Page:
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Swedish Woman Falls In Love With Nigerian Scammer’s Persona, Befriends Him, Puts Him Through College.

A few years after her divorce, Maria Grette, 62, from Sweden, created a profile on an online dating website where she met a 58-year-old Danish man who seemed like the perfect match. After exchanging messages back and forth, the Dane called her from a UK number, confirming his story as an expat businessman.

“I wanted to meet him because I liked him,” Maria told BBC. “He had a way and a sweetness I had never known in a man before. And he was innocent in a way that puzzled me.” After three months of communicating, the budding couple decided to meet… but that was when things started to get strange.

Before visiting her in Sweden, the Dane told Maria that he and his son had to make a business trip to Nigeria for a job interview. The next phone call was to tell her that he was in a Lagos hospital. He told her they had been mugged, his son shot, and they were without money and papers. His bank did not have a branch in Africa and requested €1000 to proceed with treatment for his son.


“I will never forget how I rushed to the Western Union office, trembling while I did the transfer,” Ms Grette said.

The calls requesting more money kept coming. Maria finally realized that her new romantic interest was not what he seemed, and stopped replying to his messages.

Three weeks after her silence, he called her and confessed. He told her that he was not who she thought he was.


“I said I already knew that. I asked him to tell me his true identity and he did.” He was a 24-year-old Nigerian “419” scammer. He had finished university two years earlier but had no job. He further described himself as a “devil” who had wronged “a lovely woman”.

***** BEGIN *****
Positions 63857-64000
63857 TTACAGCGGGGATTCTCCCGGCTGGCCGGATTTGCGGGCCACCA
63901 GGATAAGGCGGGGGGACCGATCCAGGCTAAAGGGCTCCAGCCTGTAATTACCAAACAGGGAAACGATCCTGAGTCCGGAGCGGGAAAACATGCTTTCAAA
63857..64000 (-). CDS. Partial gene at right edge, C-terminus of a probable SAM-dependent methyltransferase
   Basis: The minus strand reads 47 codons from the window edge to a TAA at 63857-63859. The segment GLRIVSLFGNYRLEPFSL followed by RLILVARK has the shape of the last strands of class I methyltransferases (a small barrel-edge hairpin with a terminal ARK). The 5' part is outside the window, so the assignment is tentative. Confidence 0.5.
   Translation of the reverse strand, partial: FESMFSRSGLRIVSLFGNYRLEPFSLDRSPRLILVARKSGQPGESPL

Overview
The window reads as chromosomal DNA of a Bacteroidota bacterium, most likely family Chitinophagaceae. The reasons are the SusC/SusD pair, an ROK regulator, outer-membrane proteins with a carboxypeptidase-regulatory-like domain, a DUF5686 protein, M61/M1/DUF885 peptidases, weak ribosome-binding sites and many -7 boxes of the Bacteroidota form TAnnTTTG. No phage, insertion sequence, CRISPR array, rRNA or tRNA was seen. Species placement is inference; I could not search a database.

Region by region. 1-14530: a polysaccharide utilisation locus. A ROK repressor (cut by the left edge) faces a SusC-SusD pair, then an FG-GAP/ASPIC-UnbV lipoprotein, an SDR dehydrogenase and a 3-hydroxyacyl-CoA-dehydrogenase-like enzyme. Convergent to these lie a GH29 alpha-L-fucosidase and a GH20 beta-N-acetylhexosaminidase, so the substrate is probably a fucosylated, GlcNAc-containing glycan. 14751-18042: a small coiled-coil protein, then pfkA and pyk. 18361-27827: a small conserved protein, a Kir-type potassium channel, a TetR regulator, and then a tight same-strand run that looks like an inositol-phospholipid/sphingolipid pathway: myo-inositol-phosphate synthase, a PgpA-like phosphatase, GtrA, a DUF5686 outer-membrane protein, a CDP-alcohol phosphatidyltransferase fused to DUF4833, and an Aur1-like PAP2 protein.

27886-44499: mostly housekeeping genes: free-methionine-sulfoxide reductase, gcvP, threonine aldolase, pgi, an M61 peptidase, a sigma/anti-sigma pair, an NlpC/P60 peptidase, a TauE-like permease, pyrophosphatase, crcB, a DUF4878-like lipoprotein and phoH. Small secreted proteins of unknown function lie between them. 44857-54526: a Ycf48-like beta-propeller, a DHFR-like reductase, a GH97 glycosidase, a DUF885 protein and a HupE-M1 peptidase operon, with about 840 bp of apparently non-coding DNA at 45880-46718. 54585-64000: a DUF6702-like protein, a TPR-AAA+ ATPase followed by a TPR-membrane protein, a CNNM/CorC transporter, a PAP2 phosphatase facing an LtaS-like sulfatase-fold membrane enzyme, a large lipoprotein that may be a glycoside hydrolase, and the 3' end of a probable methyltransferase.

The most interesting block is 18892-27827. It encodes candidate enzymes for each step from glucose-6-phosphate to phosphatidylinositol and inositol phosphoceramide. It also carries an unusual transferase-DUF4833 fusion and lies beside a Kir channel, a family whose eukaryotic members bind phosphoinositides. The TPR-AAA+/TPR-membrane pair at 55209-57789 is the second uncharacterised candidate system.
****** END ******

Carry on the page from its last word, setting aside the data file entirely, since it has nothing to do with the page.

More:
From this point on, there were no more requests for cash. Maria decided that she needed to meet the young man, so she hopped on a plane to Nigeria and saw his true face for the first time.

“When I saw him at the airport in Abuja, tears fell over his face, and I knew I had known him all my life.”

Maria spent two weeks in Nigeria getting to know “Johnny.” She met his friends, many of whom were also scammers. One evening in a local bar, she began to wonder how she could make a difference.


So Maria started a non profit organization to help these young men and women find financial success without falling into the scamming trap. Over the past six years, Maria, who works as an art teacher and arts therapist, has arranged for a number of African artists to visit Europe for art exhibitions, workshops, conferences and competitions. She has assisted them to source international grants and other funding to advance their work.


With her help, Johnny left Nigeria to study in America. She continued to provide him with financial assistance until he completed his degree and got a job in the oil and gas sector.

The duo still communicate frequently and update one another on life. Last year, Johnny bought one of Maria’s oil paintings and had it shipped to him in America.

When BBC asked Maria how she felt about the situation now that it has blossomed so beautifully, she said, “”He is very dear to me. He has asked me so many times to forgive him and I told him that the most important thing is to forgive himself.”

What a beautiful ending to a potentially disastrous journey. Even when we’re wronged, it would seem that turning the other cheek might just be the way to go. Maria’s gracious attitude  helped dozens of young men and women chase their dreams instead of stealing from others.

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